People of the Community

“Its an interesting neighborhood. On one hand you still have some Hispanics and long time New Yorkers there. At the same time, rent is relatively cheap so a good number of first time renters new to the city live there, who are very transient and tend to leave once their pay gets better. “  — Chris Chan, recent resident of Hell’s Kitchen.

“I really love Hell’s Kitchen! It has amazing food. The community is really gay-friendly, and mostly younger people. There are a lot of kids and not many homeless people. I’d say it’s pretty safe. And I’ve never seen a rat around here, it’s awesome! There are so many convenient things all around, and it’s nice being close to Central Park.”                               — Miranda Jackson, first-year student at the Alvin Ailey Training Program, currently living in Hell’s Kitchen.

The “sidewalk ballet” as described by Jane Jacobs is in full effect in Hell’s Kitchen. Each person who enters the street has a specific role to play in the intricate performance happening in this neighborhood. People cross paths throughout the day, sometimes stopping to talk, sometimes hurrying on their way to catch the subway or get to work on time. Artists hurry around with work in hand, dancers nimbly pick their way through the tourists on their way to class. Children exit their homes, and enter the performance by playing in the street or on the sidewalk. An older woman, a long time member of the performance troupe, looks on over her community from a window, making a subtle contribution. When nighttime falls, the ballet picks up pace, with the hundreds of restaurants and bars coming to life and taking part in the extravagant event that is the Hell’s Kitchen Ballet.

The residents of Hell’s Kitchen today are extremely diverse in both ethnicity and occupation. A melting pot of ethnicities that has been accumulating since the mid-1800’s, typical residents of the neighborhood include lower-budget gay men, actors and musicians keeping close to the theater district, 20- to 30-year old creative professionals and young mid-town business workers, and a few old timers, although many are being forced to leave due to rising rents.

The gay population of Manhattan over the past few decades has been centered around Chelsea and the West Village. However, these areas are quite pricey, and in recent years an immense number of gay males have moved into Hell’s Kitchen for its more affordable rent prices. Men typically feel more secure than women moving into tougher neighborhoods, such as Hell’s Kitchen. They have also been a large factor in Hell’s Kitchen’s rapid gentrification. Because gay men are less likely to have children than gay females and heterosexuals, they tend to invest more in fast-rising property development.

With the influx of homosexual men, many gay bars have popped up in Hell's Kitchen. Here we see the country themed bar called Flaming Saddles.

There are also many artistic assets in the neighborhood that draw in the creative professions including the Actors Studio, Alvin Ailey American Dance Theater, Baryshnikov Arts Center and Theatre Row. These centers of arts culture have been drawing in more and more young performers over the past few decades due to the large amount of creatives that had previously worked in the area during the mid-1900’s, such as Marilyn Monroe and Marlin Brando. The cheaper housing in the neighborhood also draws in the “starving artists” with more affordable rent pricing.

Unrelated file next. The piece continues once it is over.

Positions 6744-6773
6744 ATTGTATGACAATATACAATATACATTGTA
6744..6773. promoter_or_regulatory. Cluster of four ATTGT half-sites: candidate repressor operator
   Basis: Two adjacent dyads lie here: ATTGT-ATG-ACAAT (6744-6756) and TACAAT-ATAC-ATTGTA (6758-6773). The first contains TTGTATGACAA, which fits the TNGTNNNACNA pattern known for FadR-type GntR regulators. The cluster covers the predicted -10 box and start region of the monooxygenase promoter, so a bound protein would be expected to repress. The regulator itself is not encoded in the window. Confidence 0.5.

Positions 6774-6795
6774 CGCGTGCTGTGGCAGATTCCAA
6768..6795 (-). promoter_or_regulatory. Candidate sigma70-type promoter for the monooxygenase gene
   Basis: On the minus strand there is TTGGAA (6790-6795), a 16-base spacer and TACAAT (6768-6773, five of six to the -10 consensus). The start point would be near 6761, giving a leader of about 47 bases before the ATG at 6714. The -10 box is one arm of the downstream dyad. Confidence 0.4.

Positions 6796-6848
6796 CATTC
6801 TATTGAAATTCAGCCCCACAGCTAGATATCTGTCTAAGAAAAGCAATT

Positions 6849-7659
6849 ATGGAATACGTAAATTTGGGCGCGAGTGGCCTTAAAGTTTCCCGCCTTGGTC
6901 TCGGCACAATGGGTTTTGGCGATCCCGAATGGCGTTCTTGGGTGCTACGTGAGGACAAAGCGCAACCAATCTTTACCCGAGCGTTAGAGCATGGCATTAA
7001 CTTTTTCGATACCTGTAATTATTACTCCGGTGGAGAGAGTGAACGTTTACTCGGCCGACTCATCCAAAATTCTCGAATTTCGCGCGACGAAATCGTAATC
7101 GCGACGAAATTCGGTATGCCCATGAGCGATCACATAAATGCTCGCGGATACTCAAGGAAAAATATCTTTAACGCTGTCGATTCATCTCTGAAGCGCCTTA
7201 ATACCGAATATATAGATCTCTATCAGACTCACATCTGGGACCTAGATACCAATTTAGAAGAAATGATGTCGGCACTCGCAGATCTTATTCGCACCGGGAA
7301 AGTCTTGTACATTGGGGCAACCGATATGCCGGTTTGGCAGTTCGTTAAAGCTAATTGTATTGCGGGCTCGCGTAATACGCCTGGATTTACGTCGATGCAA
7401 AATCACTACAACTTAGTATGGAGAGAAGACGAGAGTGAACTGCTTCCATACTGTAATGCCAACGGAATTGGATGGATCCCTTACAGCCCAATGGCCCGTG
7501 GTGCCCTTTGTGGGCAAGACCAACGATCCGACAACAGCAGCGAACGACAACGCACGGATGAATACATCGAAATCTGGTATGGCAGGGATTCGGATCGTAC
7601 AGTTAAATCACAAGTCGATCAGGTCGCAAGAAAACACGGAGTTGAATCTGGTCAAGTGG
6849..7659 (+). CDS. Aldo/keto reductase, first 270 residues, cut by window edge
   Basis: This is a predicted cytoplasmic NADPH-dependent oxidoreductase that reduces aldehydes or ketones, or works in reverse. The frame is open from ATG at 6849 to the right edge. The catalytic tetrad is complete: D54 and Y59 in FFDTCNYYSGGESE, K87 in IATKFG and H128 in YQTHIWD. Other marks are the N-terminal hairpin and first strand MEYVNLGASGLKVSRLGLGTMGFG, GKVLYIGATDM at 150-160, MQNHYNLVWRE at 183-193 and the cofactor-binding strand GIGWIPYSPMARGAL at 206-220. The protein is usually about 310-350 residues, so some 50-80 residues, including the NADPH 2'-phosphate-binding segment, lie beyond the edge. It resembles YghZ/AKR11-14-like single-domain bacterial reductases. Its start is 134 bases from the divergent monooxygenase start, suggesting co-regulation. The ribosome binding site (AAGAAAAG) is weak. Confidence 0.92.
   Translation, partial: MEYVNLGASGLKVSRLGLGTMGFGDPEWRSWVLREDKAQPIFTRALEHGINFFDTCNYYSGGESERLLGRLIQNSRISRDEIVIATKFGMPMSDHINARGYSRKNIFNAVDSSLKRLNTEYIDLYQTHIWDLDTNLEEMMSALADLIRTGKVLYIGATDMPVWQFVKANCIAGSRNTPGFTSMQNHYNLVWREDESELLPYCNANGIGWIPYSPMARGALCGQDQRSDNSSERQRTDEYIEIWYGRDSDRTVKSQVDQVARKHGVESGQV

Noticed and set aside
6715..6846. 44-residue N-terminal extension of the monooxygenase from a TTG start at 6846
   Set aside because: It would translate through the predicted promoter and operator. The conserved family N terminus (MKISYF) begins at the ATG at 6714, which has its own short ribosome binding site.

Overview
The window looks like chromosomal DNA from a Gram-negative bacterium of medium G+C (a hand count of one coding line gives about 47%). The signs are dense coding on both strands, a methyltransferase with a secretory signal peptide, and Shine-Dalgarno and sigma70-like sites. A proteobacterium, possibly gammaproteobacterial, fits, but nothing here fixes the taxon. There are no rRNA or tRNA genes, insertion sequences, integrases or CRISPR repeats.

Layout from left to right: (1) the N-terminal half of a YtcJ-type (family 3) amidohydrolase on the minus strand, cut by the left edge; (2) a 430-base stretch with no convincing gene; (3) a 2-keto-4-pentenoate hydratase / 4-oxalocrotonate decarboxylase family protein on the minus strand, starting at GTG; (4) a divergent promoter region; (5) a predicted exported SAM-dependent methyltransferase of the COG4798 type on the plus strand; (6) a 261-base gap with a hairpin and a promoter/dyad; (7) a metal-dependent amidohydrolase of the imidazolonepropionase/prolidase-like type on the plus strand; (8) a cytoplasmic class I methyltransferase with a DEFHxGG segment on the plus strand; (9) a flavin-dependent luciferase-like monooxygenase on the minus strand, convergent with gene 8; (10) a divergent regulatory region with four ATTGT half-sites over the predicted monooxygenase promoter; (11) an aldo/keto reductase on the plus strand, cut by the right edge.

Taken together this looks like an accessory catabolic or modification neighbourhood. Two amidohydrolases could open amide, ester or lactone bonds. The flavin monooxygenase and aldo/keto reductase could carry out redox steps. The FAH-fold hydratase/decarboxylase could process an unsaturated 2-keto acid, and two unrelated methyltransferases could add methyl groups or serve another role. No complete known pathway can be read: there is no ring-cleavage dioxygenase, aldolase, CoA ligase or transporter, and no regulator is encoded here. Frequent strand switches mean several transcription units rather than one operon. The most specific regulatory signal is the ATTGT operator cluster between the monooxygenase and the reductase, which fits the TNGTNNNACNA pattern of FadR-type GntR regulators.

The arts are thriving throughout Hell's Kitchen, as we can see at the Alvin Ailey Dance Studio.

Despite all of the newcomers, Hell’s Kitchen still supports some old-time residents who have stood by their neighborhood. Many of these residents are sadly being forced to move out of the area due to the quick-rising rent prices. As a result, not all residents are happy with the new up-and-coming image that Hell’s Kitchen is now portraying. Many feel that with gentrification the neighborhood is losing the vital quality of human contact, the community. The residents of Hell’s Kitchen have typically been an oppositional and right-driven people, resisting everything from the Lincoln Tunnel and the Port Authority Bus Terminal, to Westway and low-flying helicopters. Success has been won for the people of the neighborhood in cases such as the New York Apple Tours, the Costco national warehouse club, and the overturning of a zoning rule that let Broadway theater owners sell air rights to developers.

The people of Hell's Kitchen have always stood up for their rights. Here teenage students are protesting against the removal of their teacher in 2011.

Tourists make up a large portion of the people in Hell’s Kitchen at any given time. Restaurant Row draws in people from all over the city with its top-notch cuisine, with the theater district and Times Square adjoin the neighborhood to the east, sending traffic through the area by shear proximity.  Shopping to the north near Columbus Circle is also a popular attraction. In the west along the Hudson River, especially at the 39th Street Peer, hundreds of passenger ferries and Cruise lines dock, bringing thousands of tourist into the area. The Port Authority bus terminal is located in east-central Hell’s Kitchen, once again creating a heavy flow of human traffic.

The various centers of public transportation in Hell's Kitchen cause a great turnover of people, such as at the 39th St ferry dock.

 

Sources Cited:

Morgan, Richard. “Hell’s Kitchen Bubbles as Activity Escalates; Manhattan District Is No Longer a Bermuda Triangle for Development.” Wall Street Journal Online (2013): 22 Aug. 2013. Web. 1 Nov. 2013.

Collins, Glenn. “Hell’s Kitchen’s Appeal Rises, Old-Timers Battle Stadium Plan.”New York Times 13 Dec. 2000, late ed., sec. B: 1. Print.